By Don Davis
The fight to close Minnesota’s gender pay gap passed a major hurdle Wednesday when the state House passed the Women’s Economic Security Act.
Supporters said the bill that passed 106-24 would advance their cause by requiring many businesses dealing with the state to pay women and men equally and better accommodate pregnant women and new mothers.
“Please, let’s show all women and the nation that it does not have to be an economic disadvantage to be born a woman,” Danielle Hans of Minneapolis told a Capitol rally before House debate began.
The bill’s chief author, Rep. Carly Melin, D-Hibbing, laid out her reason for pushing the bill in one sentence: “Women on average earn 80 cents to the dollar that men earn and in greater Minnesota women earn even less.”
She said many businesses already treat women fairly.
“Their business model will not change; they are the model,” Melin said. “But for the others, we must take it upon ourselves to address the pay gap in Minnesota. It is long overdue.”
Melin’s bill, and a similar measure that has not reached the full Senate, would force agencies to require a company doing business with the state to pay men and women equally if the company has a state contract for at least $500,000 and employs at least 50.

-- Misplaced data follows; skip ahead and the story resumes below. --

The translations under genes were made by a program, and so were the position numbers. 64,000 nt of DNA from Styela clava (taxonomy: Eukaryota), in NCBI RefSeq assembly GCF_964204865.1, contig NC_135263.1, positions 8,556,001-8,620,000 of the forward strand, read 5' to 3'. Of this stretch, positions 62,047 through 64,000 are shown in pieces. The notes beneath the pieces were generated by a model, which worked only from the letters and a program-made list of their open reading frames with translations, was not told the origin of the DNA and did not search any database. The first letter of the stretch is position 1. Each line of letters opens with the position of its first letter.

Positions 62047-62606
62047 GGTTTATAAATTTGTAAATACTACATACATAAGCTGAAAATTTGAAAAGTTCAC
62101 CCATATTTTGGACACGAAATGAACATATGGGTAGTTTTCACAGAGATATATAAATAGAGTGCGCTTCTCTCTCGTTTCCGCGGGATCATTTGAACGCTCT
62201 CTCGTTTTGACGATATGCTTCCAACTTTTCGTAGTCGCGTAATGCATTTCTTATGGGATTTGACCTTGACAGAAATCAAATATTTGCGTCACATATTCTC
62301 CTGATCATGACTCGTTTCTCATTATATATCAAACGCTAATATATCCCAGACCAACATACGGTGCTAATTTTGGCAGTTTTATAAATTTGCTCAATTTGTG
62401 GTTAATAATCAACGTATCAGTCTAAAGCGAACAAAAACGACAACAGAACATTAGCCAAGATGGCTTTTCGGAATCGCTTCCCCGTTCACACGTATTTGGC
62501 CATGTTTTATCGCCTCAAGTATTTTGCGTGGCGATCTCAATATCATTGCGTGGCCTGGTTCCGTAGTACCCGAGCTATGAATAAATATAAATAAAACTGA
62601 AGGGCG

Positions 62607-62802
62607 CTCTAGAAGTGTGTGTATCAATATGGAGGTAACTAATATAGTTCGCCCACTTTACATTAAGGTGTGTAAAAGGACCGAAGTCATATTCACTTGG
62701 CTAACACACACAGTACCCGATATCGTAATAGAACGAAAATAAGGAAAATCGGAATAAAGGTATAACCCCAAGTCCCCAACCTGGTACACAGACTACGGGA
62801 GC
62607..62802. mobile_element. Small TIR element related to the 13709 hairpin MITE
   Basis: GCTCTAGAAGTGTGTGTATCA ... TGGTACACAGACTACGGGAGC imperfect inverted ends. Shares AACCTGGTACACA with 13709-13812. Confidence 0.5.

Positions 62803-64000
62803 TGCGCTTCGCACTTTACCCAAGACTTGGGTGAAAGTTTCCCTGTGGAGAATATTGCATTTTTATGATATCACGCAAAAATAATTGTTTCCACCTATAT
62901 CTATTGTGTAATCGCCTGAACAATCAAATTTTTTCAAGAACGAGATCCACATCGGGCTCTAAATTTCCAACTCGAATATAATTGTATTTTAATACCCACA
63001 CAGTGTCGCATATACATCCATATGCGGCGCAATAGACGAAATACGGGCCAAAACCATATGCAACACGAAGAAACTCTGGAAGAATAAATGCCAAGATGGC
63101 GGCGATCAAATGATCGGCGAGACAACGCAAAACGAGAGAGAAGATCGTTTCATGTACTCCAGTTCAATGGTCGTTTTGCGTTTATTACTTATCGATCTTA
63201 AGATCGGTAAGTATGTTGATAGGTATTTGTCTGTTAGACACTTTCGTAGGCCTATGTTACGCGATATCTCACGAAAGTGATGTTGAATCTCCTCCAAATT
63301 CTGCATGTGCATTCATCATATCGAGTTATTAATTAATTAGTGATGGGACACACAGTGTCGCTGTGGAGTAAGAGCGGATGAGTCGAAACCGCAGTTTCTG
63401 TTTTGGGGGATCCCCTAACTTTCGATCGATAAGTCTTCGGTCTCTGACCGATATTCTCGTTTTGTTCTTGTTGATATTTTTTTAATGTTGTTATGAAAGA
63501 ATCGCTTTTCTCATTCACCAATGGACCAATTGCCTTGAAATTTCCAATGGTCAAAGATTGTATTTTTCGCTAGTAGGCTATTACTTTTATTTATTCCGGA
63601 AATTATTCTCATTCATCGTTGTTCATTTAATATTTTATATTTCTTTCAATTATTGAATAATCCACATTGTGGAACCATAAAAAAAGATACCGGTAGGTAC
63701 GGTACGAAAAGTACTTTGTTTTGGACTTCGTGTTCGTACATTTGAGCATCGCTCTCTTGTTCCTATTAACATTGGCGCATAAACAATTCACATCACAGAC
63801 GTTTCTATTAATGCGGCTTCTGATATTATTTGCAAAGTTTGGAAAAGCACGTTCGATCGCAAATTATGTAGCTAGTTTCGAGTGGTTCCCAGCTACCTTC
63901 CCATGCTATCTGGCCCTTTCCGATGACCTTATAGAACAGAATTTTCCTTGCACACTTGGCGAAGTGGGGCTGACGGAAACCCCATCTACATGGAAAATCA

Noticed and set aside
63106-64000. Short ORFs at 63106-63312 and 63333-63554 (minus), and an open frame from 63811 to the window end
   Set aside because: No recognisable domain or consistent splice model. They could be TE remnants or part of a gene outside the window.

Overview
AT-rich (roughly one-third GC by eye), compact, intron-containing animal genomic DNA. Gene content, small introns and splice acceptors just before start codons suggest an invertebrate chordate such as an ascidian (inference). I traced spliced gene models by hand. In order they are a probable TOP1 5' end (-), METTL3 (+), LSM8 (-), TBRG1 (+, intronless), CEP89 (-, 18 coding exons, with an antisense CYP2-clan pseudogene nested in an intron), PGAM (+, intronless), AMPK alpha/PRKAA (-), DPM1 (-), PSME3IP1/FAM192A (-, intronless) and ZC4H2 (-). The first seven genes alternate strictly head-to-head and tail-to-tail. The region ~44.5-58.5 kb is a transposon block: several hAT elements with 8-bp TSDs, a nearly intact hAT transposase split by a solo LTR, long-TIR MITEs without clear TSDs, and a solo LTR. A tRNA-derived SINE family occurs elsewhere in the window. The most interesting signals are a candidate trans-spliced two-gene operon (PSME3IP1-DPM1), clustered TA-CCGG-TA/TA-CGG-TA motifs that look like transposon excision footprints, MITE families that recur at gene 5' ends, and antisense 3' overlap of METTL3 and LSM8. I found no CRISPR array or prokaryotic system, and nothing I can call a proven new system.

Some of the pay gap between men and women, Melin said, comes from factors such as discriminating against pregnant women and nursing mothers.
The bill would require businesses to give pregnant women accommodations, such as more frequent restroom breaks. It also would force employers to allow mothers to nurse and express breast milk on the job.
Parental leave would increase from six to 12 weeks, a grant program would be established to recruit and train women for some jobs, families of children could not be discriminated against and affordable child care would be expanded.
The bill also would prohibit employers from enacting rules to stop employees from discussing how much they are paid.
The provision follows testimony in legislative committees from women who said they found out they were paid less than male counterparts after the males said how much they received. Testimony showed that several businesses ban wage discussions.
Republicans said the Melin bill would cost businesses too much money.
Rep. Debra Kiel, R-Crookston, said that in her area women are doing well.
“Gosh darn, you need to move up to northwest Minnesota,” Kiel said. “We have jobs and we’ve got pay.”
But Melin said women often are not treated fairly.
“Mothers shouldn’t have to choose between working and the ability to nurse their child,” she said.